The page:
Monday, October 25

A truck bomb kills at least 18 in northern Syria under Turkish control | International

An attack caused by a truck loaded with explosives has claimed at least 18 dead and 75 injured on Tuesday in the center of Al Bab, in an area of ​​northwestern Syria controlled by rebel militias affiliated with Turkey since 2017, according to the Syrian Observatory for Human Rights, NGO with informants on the ground. Images from the scene of the explosion, near the city’s bus station, disseminated through social networks showed scenes of destruction and chaos, as emergency services tried to evacuate the victims among the rubble. No group has claimed responsibility for the attack so far.

The Syrian Observatory specified that the attack had been registered near the Ozman Mosque, in the heart of Al Bab. The fatalities included 13 civilians. Several of the injured are hospitalized in critical condition, according to the Syrian NGO, which has reported cases of missing people among the ruins of buildings.

Several buildings were severely damaged by the powerful blast wave and at least one of them collapsed in Al Bab. The civil defense group White Helmets, linked to rebels fighting the Damascus regime for almost a decade, reported that several children were among the victims of the explosion.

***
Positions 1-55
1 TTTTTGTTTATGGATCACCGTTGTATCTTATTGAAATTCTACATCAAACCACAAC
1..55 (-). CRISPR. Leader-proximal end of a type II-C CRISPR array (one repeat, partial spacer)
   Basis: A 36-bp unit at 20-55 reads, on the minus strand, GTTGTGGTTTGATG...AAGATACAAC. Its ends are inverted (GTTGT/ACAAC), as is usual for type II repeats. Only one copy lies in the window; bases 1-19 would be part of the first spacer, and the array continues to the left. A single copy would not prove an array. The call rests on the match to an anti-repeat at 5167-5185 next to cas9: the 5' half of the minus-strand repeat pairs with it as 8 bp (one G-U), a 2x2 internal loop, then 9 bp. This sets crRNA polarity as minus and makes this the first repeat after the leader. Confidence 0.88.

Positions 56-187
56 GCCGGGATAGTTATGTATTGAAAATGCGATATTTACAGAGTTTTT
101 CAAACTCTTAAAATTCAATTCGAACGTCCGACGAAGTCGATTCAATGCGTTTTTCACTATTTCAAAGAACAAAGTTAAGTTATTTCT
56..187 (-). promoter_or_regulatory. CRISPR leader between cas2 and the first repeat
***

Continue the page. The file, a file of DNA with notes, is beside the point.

Forces from Turkey and its allies from the Free Syrian Army (Islamist groups) evicted the jihadists of the Islamic State (ISIS) from their stronghold in Aleppo province (Syrian northwest) three years ago. With this offensive, Ankara prevented the Kurdish militias from advancing, the People’s Protection Units, a force led by the Syrian Democratic Front, an ally of the United States in the fight to defeat the ISIS Caliphate in March 2019.

Since 2014, Turkey has launched successive offensives in northern Syria to drive Kurdish militias from the border, which it accuses of being linked to the Turkish separatist guerrilla group of the Kurdistan Workers’ Party (PKK), which has taken up arms against The power centers of Ankara from 1984.

Attacks are common in northern Syrian border areas controlled by Kurdish forces or Turkey’s allied militias. The last major attack in Al Bab, in November last year, caused about twenty deaths due to the explosion of a car bomb.

In January 2019, two dozen people, including two US soldiers and two military contractors, also lost their lives in the nearby city of Manbij, in a suicide action by a terrorist who blew up his explosive-laden vest.

The Al Bar bombing comes the day after the Kurdish leaders who control much of the northeast of the country announced the release of 25,000 Syrians detained in the Al Hol camp. Close to 65,000 people are crowded into this compound, including relatives of Islamic State fighters and civilians displaced by the war. The Kurdish authorities specified that the “general amnesty” will not affect foreigners detained awaiting trial for their ties to ISIS.

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